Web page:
Machinery loss of profit
Despite all the precautions taken by managers, companies may suddenly find itself in a situation that threaten its survival, e.g. as a result of natural disasters, accidents, fire, industrial espionage, sabotage, damage to their reputation, or the failure of a supplier, the power supply or a telecommunications network.
It is well accepted fact that risks can never be entirely eliminated. However, while corporate managements cannot guarantee that losses will be precluded, they are at least expected to deal with loss events and the attendant aftermath in a satisfactory manner.
In addition to the traditional tasks of risk management – identifying, analyzing, reducing and transferring risks companies are thus increasingly being expected to prepare systematically to deal with loss events. A step for this purpose is machinery loss of profit.
Under both machinery and fire insurance, indemnity is provided, in respect of damaged or destroyed machinery, solely for the material loss sustained by the insured. These types of insurance do thus not protect the insured against all the losses which arise in connection with a fire or the breakdown of machinery, since in most cases a material loss also causes an interruption or interference of the insured’s business operations. The result is a financial loss in the form of lost profit and unearned standing charges. In many cases the loss sustained as a result of an interruption or interference of business operations by far exceeds the mere material loss.
An awareness of the need for insurance protection against the financial consequences of material damage arose at the beginning of this century, and the result was the introduction of the two variants, loss of profits following fire insurance and loss of profits following machinery breakdown insurance – also called machinery loss of profits (MLOP) insurance. As the size of modern production facilities increases, MLOP insurance is becoming more and more important. The individual production stages in modern processes are often accomplished by just one machine, the failure of which leads to substantial interruption losses.
Machinery loss of profit policy is just a replica of fire loss of profit policy. Like fire loss of profit is require standard fire policy same with MLOP. It requires machinery break down policy or boiler and pressure plant policy or eclectic equipment policy. In US it is known as Business interruption insurance. Sometimes it is also called as business income coverage or loss of profit insurance, is typically a rider or endorsement added to a business’s property/casualty policy. As such, what’s covered under the main property/casualty policy will determine what is and is not covered for business interruption. For example, P/C policies typically cover fire, but not floods or earthquakes, so if an earthquake damages the business, your business interruption coverage won’t kick in unless insured have obtained additional coverage for earthquakes.
Need for MLOP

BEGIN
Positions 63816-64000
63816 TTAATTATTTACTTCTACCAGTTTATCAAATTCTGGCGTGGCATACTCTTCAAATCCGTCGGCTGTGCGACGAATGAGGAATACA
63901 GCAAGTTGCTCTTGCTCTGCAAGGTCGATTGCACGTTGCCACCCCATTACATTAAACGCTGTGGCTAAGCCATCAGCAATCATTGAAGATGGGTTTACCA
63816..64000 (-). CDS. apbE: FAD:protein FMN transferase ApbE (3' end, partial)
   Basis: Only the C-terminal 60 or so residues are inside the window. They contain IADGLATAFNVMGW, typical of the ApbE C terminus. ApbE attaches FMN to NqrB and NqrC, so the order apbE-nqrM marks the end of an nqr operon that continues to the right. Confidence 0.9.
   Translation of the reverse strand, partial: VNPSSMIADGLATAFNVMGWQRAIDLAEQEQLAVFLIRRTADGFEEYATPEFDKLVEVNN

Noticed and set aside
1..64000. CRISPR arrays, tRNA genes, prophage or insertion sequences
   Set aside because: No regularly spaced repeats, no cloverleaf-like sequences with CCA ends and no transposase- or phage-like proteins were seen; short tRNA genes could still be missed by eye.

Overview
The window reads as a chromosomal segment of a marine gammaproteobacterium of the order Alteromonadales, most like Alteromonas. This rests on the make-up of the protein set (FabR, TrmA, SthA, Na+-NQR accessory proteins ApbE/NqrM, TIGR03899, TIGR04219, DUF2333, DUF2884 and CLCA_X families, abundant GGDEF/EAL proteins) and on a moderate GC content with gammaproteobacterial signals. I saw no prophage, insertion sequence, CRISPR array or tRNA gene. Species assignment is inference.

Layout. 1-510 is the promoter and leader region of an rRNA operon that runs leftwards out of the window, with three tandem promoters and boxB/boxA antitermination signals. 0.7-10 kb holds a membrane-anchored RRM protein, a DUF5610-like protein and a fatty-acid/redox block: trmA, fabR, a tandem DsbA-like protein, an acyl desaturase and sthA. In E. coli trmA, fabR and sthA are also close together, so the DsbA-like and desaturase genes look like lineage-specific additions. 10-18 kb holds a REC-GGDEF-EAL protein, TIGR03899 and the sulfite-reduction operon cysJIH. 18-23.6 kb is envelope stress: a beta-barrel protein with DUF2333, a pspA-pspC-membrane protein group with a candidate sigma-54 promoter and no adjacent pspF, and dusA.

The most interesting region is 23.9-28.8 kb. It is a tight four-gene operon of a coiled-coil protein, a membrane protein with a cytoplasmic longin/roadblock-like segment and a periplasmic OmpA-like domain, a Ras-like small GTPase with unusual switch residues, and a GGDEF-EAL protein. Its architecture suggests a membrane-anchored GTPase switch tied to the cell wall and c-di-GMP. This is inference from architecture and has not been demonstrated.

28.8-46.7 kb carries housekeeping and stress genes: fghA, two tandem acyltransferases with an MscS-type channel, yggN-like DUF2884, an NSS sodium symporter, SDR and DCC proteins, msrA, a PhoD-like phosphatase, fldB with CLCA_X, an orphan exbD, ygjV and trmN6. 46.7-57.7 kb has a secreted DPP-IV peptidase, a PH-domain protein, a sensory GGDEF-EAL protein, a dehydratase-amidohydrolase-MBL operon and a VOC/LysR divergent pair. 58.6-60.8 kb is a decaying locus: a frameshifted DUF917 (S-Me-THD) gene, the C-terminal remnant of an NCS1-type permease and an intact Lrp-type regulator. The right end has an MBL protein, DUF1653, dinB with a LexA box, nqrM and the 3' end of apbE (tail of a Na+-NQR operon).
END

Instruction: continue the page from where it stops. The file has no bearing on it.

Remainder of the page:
Business expert Ms.Meenakshi Gupta said this policy is must for every business organization as the market competitions is so tight that one minor loss can ruin the whole business.
The incident of machinery breaks down not only cause loss of property to industry but result in stoppage of work, resulting in loss of production and loss of fixed charges which ultimately results in loss of profit. To cover loss of profit because of machinery breaks down it requires a specific policy given with machinery break down policy or boiler and pressure plant policy or eclectic equipment policy.
The basic features of MLOP insurance will be dealt with.
1 Subject matter insured
MLOP insurance provides cover for the actual loss of profits sustained as a result of a business interruption caused by material damage indemnifiable under machinery insurance. MLOP insurance provides indemnity also in cases where the material loss amount falls below the deductible to be borne by the insured under the machinery cover. Basically speaking, a loss due to an interruption or interference of business operations is made up of the following factors:
1. The reduction in operating profit, i.e. the profit from selling the goods produced and traded by the insured and from rendering services.
2. The standing charges, i.e. the costs incurred entirely or in part if operations are interrupted or impaired. These comprise wages and salaries, including social security contributions if they continue to become due during the interruption; interest, economic depreciations, basic rates for third-party energy, expenses for the current upkeep of buildings and machines, rent, taxes and other non-specified working expenses, expenses for the preservation of vested rights, insurance premiums and other business expenses, e.g. guaranteed commissions.
3. Not included in standing charges, however, are turnover taxes and expenses for raw or auxiliary materials, fuels and goods purchased unless they serve to continue operations; excise taxes, freight charges, specified license and inventor’s fees and similar expenses. Loss minimization costs are also covered if they lower the insurer’s obligation to indemnify. These include expenses that avoid, minimize or terminate an interruption loss soon after the occurrence of material damage.
Loss minimization is of great importance in MLOP insurance. The following are examples.
1. Purchase/sale of semi-finished goods
2. Provisional repairs
3. Early overhauls
4. Purchase of non-identical (but compatible) machinery
5. Express, airfreight
6. Overtime work, additional shifts, work on Sundays
7. To accelerate repairs on undamaged machines to reduce the interruption loss
8. Rent of machinery (e.g. transformers, boilers, compressors)
9. Shifting of operations to alternative plants
10. Making up for the production loss after reopening